And how can we have more of them?
Our worlds were recently rocked by news that the much beloved G-Spot does not actually exist, which then made us wonder are we expecting too much from orgasms? As it happens, the pleasure we experience during sex is actually thanks to something called the CUV complex.
But that still doesn’t tell us why orgasms DO feel SO good.
Thankfully we weren’t alone in pondering that very thought. A new study has broken down exactly what happens to our body during orgasm, which results in that wonderful feeling we’re all (hopefully) familiar with.
Neuroscientist Adam Safron undertook the research and has outlined how rhythmic stimulation alters our brain activity during climax, which is why orgasms can feel so good.
In short, sexual stimulation focuses our neurons to the point that we are sent into a trance. This trance allows us to concentrate solely on the pleasurable sensation we are experiencing. Talk about intense.
‘Sex is a source of pleasurable sensations and emotional connection, but beyond that, it’s actually an altered state of consciousness,’ Dr. Safron explains.
When in this trance, we lose all sense of self-awareness and consciousness and are able to block out all other nosies, feelings and smells around us.
For his research, Dr. Safron reviewed related studies and literature that have been compiled over the years and created a model which shows how rhythmic sexual actively influences brain rhythms.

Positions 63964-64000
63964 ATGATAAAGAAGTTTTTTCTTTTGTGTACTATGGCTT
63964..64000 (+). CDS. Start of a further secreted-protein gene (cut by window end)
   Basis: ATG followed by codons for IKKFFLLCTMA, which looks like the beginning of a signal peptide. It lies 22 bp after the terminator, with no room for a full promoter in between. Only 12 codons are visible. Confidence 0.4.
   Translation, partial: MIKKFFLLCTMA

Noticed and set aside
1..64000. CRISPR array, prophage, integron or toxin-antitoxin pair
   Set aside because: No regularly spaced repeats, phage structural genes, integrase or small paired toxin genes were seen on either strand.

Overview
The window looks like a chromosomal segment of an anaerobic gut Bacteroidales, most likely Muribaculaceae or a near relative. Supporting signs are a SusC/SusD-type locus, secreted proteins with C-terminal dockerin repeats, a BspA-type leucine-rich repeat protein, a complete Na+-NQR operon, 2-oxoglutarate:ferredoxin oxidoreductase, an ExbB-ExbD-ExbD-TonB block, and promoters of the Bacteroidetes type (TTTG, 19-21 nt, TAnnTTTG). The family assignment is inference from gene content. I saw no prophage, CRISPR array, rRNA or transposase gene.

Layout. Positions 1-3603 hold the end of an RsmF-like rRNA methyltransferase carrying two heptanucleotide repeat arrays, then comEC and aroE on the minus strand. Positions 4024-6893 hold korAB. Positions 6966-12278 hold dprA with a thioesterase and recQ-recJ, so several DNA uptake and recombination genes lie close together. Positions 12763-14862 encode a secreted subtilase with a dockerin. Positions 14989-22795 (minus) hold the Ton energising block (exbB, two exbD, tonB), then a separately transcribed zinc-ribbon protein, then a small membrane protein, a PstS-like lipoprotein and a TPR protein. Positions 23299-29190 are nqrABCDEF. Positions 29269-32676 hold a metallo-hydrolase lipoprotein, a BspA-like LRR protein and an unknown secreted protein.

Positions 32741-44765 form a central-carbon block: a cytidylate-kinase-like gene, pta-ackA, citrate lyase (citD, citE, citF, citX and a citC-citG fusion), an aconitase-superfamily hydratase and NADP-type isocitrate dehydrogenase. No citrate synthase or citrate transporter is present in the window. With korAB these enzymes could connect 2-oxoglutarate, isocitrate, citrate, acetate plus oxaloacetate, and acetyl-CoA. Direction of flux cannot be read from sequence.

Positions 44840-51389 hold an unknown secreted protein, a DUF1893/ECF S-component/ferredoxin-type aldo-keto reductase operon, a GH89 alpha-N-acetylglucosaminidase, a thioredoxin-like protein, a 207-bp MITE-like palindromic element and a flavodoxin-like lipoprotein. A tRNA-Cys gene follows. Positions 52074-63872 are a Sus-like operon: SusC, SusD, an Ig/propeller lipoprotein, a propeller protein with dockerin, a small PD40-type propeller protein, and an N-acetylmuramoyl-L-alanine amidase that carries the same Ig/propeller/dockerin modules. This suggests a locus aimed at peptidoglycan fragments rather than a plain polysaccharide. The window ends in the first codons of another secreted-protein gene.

The stimulation of particular nerves in a particular way and at a particular speed in a repetitive motion forces our neurons to focus on the activity and synchronize their own activity to it. So they basically join in on the fun, as it were.
As the stimulation carries out, this joint up synchronization spreads throughout the brain and allows it to focus only on the sensation our body is experiencing. This is known as neural entertainment, which seems like a rather fitting name if you ask us.
Of course, if you’re partner has this trait then you are probably LESS likely to orgasm regardless of this new revelation.
‘Before this paper, we knew what lit up in the brain when people had orgasms, and we knew a lot about the hormonal and neurochemical factors in non-human animals, but we didn’t really know why sex and orgasm feel the way they do,’ says Dr. Safron.
To his surprise, Dr. Safron also found similarities between the patterns experienced in the brain during sexual climax to those seen during dance, listening to music and having seizures as all four take over the brain’s sensory channels with a rhythmic input.
‘Although obvious in retrospect, I wasn’t expecting to find that sexual activity was so similar to music and dance, not just in the nature of the experiences, but also in that evolutionarily, rhythm-keeping ability may serve as a test of fitness for potential mates.’